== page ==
Dubai: Look beyond the glitter to see the sorrow of migrant workers …
Behind the spanking new skyscrapers lies the sad truth for immigrant workers. Dubai’s labour laws are unkind. Dubai has undergone a massive transformation, from a fishing and pearl diving centre on the shores of the gulf, to an ultra-modern city-state of today in a matter of just a few decades. Modern Dubai is a cosmopolitan society with a wide range of attractions. Its architecture is entering the realms of impossible construction and the sort of life of great opulence and grandeur it offers seems almost unrivaled.
Dubai wished to undertake extremely interesting and intriguing projects in the past couple of years: Dubai Land – a vast landscape of leisure; Hydropolis – an underwater hotel; The Cloud – a city built on stilts, and many others.
All these and similar projects along with many other advancements (for example, the relatively greater amount of freedom enjoyed by homosexuals in this part of the Arab world) give the place an aura of rapid development and ultra-modernization. However, what is lost in all this appreciation and admiration is the gloomy part of Dubai. This place which lacks any originality and seems almost plastic and fake is not without its flaws.
One can argue that problems exist in any and every state, but what is interesting about Dubai is that not only are its problems concealed; they are camouflaged under its apparent wonder and superficial transformation.
Moreover, everything in Dubai is out on tables for sale. Each thing, whether it is cultural, social, political or economic, is yelling out to be sold, and hence the broken and anglicized syllables of the name “do-buy” make perfect sense to me.
The entire modernization hype with the new buildings, whether they are to be built or have already been constructed, for example, Burj Khalifa or Burj al Arab, is highly exaggerated. This is because the desert boom, the emergence and subsequent flourishing of the tourism industry, the spanking new, tall buildings, all come at a huge human cost which is never recognized.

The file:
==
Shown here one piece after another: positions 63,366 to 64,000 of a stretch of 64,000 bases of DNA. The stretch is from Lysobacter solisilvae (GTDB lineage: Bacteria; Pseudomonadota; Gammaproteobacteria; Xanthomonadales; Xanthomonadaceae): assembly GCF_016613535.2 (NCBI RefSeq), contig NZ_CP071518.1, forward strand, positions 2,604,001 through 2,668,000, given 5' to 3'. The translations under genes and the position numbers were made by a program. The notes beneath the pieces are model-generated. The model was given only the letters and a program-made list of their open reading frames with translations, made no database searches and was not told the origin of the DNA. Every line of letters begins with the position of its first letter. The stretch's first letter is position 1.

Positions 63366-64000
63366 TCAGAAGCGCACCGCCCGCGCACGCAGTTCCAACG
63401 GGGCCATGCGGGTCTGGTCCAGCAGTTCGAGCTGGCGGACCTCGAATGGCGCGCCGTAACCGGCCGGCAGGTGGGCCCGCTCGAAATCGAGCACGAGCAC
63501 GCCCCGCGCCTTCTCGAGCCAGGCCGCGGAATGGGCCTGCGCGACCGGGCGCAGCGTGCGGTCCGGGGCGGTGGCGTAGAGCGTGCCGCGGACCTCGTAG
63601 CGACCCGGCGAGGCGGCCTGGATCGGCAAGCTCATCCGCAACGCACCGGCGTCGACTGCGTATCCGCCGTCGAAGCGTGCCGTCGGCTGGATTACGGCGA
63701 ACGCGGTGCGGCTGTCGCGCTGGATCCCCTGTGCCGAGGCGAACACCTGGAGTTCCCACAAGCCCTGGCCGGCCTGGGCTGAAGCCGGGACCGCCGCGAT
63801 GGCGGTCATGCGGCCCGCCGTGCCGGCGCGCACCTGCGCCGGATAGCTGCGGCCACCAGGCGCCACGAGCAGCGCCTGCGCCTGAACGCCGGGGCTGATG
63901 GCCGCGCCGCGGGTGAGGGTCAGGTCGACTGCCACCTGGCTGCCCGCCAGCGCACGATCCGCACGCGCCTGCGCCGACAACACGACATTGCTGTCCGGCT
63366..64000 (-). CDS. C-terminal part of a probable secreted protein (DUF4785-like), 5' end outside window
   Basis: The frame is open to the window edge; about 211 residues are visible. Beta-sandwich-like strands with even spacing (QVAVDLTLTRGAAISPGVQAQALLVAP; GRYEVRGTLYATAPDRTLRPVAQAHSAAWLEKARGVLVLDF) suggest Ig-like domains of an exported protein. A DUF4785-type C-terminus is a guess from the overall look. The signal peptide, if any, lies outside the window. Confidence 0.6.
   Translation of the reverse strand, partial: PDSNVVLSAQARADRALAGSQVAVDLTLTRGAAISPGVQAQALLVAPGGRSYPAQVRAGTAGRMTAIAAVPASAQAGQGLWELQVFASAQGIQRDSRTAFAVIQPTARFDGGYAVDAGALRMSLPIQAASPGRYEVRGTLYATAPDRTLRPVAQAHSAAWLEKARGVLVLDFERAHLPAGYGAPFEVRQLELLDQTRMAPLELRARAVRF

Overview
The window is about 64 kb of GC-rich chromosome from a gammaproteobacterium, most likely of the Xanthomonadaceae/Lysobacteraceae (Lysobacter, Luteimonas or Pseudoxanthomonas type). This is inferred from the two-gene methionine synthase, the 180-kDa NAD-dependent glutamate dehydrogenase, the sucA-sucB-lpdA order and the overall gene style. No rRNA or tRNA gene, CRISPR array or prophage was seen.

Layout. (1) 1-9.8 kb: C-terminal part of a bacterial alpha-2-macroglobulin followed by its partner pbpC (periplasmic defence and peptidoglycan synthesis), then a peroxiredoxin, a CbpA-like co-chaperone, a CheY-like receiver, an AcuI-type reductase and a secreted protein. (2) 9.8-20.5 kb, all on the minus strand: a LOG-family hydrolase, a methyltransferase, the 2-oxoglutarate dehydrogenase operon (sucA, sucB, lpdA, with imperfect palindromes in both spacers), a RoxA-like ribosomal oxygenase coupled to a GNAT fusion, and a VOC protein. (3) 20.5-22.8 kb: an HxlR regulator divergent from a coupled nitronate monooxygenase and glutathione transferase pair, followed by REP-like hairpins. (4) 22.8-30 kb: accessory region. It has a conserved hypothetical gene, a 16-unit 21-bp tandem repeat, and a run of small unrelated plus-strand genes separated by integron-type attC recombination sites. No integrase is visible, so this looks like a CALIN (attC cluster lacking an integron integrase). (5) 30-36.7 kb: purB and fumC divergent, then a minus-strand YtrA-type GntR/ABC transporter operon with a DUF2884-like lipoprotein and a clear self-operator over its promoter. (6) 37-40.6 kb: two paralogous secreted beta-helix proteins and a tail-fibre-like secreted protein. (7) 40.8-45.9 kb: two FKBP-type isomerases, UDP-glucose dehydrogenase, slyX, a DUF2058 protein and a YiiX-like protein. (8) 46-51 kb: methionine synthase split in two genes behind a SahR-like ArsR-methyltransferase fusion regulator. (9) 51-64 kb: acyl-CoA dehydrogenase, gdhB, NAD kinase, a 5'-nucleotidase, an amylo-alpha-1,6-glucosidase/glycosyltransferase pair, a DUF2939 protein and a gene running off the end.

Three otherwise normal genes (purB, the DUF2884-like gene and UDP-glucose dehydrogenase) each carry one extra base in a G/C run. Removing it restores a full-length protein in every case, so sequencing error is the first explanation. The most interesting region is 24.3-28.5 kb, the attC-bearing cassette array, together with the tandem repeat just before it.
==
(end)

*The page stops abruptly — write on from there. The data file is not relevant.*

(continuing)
Millions of migrant workersenter Dubai and are unable to leave the country since their passports are usurped by construction companies and they are paid half the amount of wages they are promised before the contract.
Furthermore, their living conditionsare extremely deplorable. Workers are deprived of even basic sanitation facilities and live in tiny, dingy apartments with at least a dozen other people.
Apparently, Dubai plans to construct Taj Arabia – an Arab version of the Taj Mahal. What took Shah Jehan 22 years to build, Dubai wants to build in two years to serve as the world’s grandest wedding destination. The idea may be unique and even thoroughly fascinating but highlights once again, the lack of originality in the culture of Dubai and emphasizes its “do-buy” nature – its desperation to sell itself and get more people to buy the facilities it offers.
While it may be willing to sell a great deal and lure people to its magical land with all the other great magnificent features, the facade of an adult Disneyland in Dubai is now collapsing. People come, live in amazing big apartments, pay no taxes and live a wonderful life. However, very soon, the covert debt they had been taking, piles up and the ‘do-buy’ drug stops lulling them into a deep sleep.
Very often, people quit their jobs to repay the amount but get less money from what is stated on their contracts. Their accounts get frozen and they are prohibited from leaving the country. The subsequent court hearings are in Arabic without any translation which exacerbates the misery of migrant workers.
Under the wonderful aspects of Dubai, lies a cruel and crushing world which is not necessarily benevolent and definitely not “modernized”. The aspects of modernization, as I understand the term, are seriously absent — evidence would include the lack of a fair judicial system for foreigners, the absolute dearth of any attempts at alleviating the ill treatment meted out to migrant workers and the persistent violation of job contracts.
People are tempted to explore the opportunities but this process is done at an enormous cost to the buyers of “do-buy”!
Gonila Hassnainis a Pakistani journalist who writes for Urdu newspaper Daily Dunya. Gonila is also the founder member of South Asia Women in Media (SAWM) and Council member of Lahore Press Club. Email her at email@example.com